The Macônnais
  •   
Travel diary Send to a friendPrint

The Mâconnais: the southernmost entry point to the Bourgogne winegrowing region

The Mâconnais is a winegrowing region with a southern accent where rolling landscapes are alternated with monumental cliffs. In this wonderful environment, where the Chardonnay grape reigns supreme and where patches of Gamay can be found, you will taste some powerful white wines that are rich in aromas, not to mention some delectable reds.

To note

Saint-Vérand is written with a « d » when it is the name of the village. When you write the name of the wine, it is Saint-Véran, with no “d”).

The Mâconnais

From rolling hills in the north to majestic rocks in the south

© BIVB / ARM.COM  Landscape in the wine growing region of the Mâconnais.

The most southerly terroir in the Bourgogne winegrowing region, the Mâconnais covers a 10k-wide strip of vines 35km long, between Sennecey-le-Grand and Saint-Vérand. The region nestles between two valleys, the Grosne to the west and the Saône to the east. This is a winegrowing region with two faces. To the southwest of Tournus, the Monts du Mâconnais are a succession of wooded hilltops and little valleys, ideal for vine cultivation.

Further to the south, the hills give way to a grandiose landscape that is dominated by some monumental outcrops, including those of Vergisson and Solutré. The vines can be found on the slopes where soil and sunshine permit.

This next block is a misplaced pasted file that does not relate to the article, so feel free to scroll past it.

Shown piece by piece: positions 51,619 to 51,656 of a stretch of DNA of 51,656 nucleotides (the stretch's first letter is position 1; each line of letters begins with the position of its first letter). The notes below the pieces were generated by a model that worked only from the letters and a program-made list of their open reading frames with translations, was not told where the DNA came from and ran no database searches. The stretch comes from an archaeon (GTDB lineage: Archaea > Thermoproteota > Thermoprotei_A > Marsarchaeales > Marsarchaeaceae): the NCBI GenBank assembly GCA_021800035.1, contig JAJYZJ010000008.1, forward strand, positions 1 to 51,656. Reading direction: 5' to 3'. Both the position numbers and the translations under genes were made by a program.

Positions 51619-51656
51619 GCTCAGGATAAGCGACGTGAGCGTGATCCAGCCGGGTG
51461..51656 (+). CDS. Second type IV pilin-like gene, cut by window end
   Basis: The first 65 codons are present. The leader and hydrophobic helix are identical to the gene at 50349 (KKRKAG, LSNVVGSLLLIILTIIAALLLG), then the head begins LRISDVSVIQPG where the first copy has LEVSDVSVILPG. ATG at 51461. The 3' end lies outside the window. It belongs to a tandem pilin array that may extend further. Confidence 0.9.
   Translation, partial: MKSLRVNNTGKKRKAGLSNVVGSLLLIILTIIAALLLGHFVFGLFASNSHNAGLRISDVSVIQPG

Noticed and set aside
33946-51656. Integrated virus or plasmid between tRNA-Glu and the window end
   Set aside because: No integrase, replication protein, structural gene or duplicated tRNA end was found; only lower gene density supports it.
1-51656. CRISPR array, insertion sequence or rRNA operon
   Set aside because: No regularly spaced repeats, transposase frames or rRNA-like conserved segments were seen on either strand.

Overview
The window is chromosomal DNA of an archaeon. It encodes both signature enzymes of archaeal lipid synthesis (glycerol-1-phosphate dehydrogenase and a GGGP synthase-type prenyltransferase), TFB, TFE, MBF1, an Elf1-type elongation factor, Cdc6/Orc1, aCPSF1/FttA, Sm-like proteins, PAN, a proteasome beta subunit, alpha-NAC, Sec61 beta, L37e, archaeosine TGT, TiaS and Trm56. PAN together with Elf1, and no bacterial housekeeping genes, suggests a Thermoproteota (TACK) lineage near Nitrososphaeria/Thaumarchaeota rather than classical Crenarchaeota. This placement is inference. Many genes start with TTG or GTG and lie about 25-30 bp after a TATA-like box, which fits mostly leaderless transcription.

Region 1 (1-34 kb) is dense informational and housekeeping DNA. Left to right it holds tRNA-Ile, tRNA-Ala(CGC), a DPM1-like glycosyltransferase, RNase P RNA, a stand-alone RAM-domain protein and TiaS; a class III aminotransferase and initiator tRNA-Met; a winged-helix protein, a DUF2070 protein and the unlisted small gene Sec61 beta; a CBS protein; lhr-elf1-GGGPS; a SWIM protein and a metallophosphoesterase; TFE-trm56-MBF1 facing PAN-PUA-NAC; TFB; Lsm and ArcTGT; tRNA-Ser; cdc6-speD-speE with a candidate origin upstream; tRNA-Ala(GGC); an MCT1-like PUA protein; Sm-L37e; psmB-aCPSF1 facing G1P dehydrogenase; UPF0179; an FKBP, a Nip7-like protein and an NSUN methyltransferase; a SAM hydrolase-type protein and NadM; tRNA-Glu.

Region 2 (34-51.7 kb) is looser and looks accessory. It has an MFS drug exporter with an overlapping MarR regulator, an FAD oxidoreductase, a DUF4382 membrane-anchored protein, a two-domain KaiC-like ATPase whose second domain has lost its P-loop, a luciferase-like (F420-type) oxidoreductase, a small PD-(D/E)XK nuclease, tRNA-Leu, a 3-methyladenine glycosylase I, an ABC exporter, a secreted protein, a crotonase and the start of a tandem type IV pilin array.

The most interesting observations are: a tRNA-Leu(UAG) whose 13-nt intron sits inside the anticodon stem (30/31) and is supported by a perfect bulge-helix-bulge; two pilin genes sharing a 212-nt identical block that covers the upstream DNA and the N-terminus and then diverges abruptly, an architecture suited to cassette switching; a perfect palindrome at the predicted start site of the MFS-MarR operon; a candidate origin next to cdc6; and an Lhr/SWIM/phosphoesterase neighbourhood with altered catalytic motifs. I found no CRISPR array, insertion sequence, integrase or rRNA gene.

Here, perhaps more than in any of the Bourgogne region’s other winegrowing areas, the monks played a key role. The abbey of Cluny, founded in 909 by William I, Count of Mâcon, followed the Benedictine tradition with the principle of ora et labora (pray and labor), which drove the monks to create their own vineyards. It was, in part, in reaction to the wealth of Cluny that Robert de Moslesme founded the abbey of Cîteaux in 1098. Although the vines of Cluny were mainly located in the southern part of the current Bourgogne winegrowing region, the monks also owned vines planted further north, notably the celebrated vineyard of Romanée-St-Vivant.

 

The Chardonnay grape is predominant with wines that are pale golden in color wit

© BIVB / ARM.COM Landscape in the wine growing region of the Mâconnais.

The Chardonnay grape is omnipresent in the Mâconnais. This white varietal represents 80% of all vines planted in the region.

For the red wines, Pinot Noir is largely supplanted by Gamay, which was not eradicated in the Middle Ages by the Duke of Bourgogne since the Mâconnais did not belong to the Duchy.

Across the whole of the Mâconnais, you will have the pleasure of discovering the full range of appellations Régionales, including Bourgogne, Bourgogne Aligoté, Bourgogne Passe-Tout-Grains, Coteaux Bourguignons and Crémant de Bourgogne.
You will especially appreciate those appellations specific to the region. Certain appellations Villages such as Pouilly and Saint-Véran are even applying to have their Climats classed as Premiers Crus.

 

The vineyard of Bourgogne – Mâconnais

seen from the sky

Top
Alcohol abuse endangers your health, drink only in moderation
{climat Vignoble Bourgogne Patrimoine Mondial}